The Profile Dossier: Nadia Murad, the Survivor Taking ISIS to Court
“Survival is a kind of serendipity, one that empowers you to fight for the survival of others.”
Nadia Murad has endured unimaginable tragedy.
In August 2014, ISIS invaded the Iraqi province of Sinjar, an area home to the Yazidi ethno-religious minority.
Murad was 21 years old when ISIS members killed her mother, six of her brothers, and hundreds of men in her community. The militants then abducted her nieces and nephews, who were under the age of 16. “Eighteen members of my family have been killed or are missing,” she says.
Murad was taken to the city of Mosul, and forced, along with thousands of other young Yazidi girls, into the ISIS slave trade. She was repeatedly raped, beaten, and abused by her captors. “None of those people showed any mercy,” she says.
The first time that Murad attempted to escape through an open window, she was caught and put in a cell and violently brutalized by a group of militants. The second time, however, she was able to make a narrow escape thanks to an unlocked door.
At the time ISIS was in control of Mosul, and many of the people living in the city were Islamic State sympathizers. By an incredible stroke of luck, Murad knocked on the door of a Sunni Arab family that did not support ISIS.
The eldest son that lived in the home risked his own life to help Murad escape the city using a fake ID card, smuggling her through checkpoint after checkpoint, and driving her to the border. “You should have seen the happiness on her family’s face,” Jabar says. “Anyone would do it.”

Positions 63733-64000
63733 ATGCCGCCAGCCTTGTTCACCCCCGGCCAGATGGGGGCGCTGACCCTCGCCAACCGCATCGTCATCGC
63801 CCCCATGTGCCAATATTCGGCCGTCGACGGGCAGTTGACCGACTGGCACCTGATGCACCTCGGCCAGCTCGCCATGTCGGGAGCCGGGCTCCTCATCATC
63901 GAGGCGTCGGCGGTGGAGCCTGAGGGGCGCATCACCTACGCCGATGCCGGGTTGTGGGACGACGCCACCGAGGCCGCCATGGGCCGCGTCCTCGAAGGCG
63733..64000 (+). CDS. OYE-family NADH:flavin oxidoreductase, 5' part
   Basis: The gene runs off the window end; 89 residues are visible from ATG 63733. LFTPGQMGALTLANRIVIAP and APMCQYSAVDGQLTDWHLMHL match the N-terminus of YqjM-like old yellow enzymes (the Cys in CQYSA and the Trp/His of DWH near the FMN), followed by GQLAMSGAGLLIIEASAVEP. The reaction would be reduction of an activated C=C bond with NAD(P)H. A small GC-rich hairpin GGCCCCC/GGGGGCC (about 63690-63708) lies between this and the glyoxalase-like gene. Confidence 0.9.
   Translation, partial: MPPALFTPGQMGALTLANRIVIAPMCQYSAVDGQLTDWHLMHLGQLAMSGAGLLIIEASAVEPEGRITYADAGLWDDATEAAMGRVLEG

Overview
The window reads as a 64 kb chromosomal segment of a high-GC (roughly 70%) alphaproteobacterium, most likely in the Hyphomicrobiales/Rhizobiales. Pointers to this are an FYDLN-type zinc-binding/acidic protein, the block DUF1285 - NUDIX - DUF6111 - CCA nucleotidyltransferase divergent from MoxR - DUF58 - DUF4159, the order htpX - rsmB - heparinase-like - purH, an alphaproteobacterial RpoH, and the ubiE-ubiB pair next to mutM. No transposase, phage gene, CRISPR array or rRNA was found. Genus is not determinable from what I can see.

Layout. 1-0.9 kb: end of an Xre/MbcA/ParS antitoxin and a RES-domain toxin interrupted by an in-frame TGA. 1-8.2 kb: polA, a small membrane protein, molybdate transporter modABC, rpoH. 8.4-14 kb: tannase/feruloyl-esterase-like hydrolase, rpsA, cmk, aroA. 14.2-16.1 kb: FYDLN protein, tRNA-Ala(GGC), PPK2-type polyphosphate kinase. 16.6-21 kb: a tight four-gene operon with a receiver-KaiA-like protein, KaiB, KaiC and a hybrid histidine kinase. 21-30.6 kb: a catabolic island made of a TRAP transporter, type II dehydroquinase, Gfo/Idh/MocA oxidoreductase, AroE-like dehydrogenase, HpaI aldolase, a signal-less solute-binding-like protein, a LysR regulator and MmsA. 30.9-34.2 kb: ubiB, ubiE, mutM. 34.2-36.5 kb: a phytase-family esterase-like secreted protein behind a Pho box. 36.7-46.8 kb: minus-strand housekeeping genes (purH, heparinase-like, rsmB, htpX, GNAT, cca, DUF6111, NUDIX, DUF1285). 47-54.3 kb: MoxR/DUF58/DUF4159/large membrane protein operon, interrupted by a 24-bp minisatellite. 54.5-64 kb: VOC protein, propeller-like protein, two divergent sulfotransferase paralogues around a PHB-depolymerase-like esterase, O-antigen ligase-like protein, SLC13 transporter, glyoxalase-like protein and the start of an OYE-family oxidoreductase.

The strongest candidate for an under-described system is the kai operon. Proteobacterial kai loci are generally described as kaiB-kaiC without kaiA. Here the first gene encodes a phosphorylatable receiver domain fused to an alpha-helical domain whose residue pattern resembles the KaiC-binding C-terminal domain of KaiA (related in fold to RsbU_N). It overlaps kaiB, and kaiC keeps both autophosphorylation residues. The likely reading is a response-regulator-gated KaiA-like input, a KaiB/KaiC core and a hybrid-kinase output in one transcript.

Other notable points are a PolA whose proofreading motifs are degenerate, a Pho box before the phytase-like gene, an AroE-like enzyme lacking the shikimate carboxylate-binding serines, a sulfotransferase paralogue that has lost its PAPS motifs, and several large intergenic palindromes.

Before the genocide in her village of nearly 2,000, Murad’s dream was to open a beauty salon. She would get inspiration from admiring women on their wedding days. “Then I would ask the bride for a photograph, which I added to a collection I kept in a thick green photo album,” Murad writes in her memoir. “I imagined that, when I opened my salon, women would flip through that album, looking for the perfect hairstyle.”
After the ISIS attacks on her community, Murad’s life unfolded quite differently than the one she had imagined. Following her escape, she has become a voice for the thousands of displaced Yazidis, many of whom remain captive.
“Girls as young as 9 years old were used as sex slaves, their fate is unknown, but we know that they are facing horrible treatment,” Murad says.
In 2018, she launched Nadia’s Initiative, which is a non-profit that advocates globally for survivors of sexual violence and for the rebuilding of communities in crisis. In the same year, she was awarded the Nobel Peace Prize for her “efforts to end the use of sexual violence as a weapon of war and armed conflict.”
During her Nobel lecture, Murad said, “Thank you very much for this honour, but the fact remains that the only prize in the world that can restore our dignity is justice and the prosecution of criminals ... The only prize that will restore a normal life between our people and our friends is justice and protection for the rest of this community.”
To bring justice to her community, Murad campaigns alongside human rights lawyer Amal Clooney for ISIS to be tried for war crimes in international criminal court.
For she has one purpose: “I want to be the last girl in the world with a story like mine.”
Keep reading with a 7-day free trial
Subscribe to The Profile to keep reading this post and get 7 days of free access to the full post archives.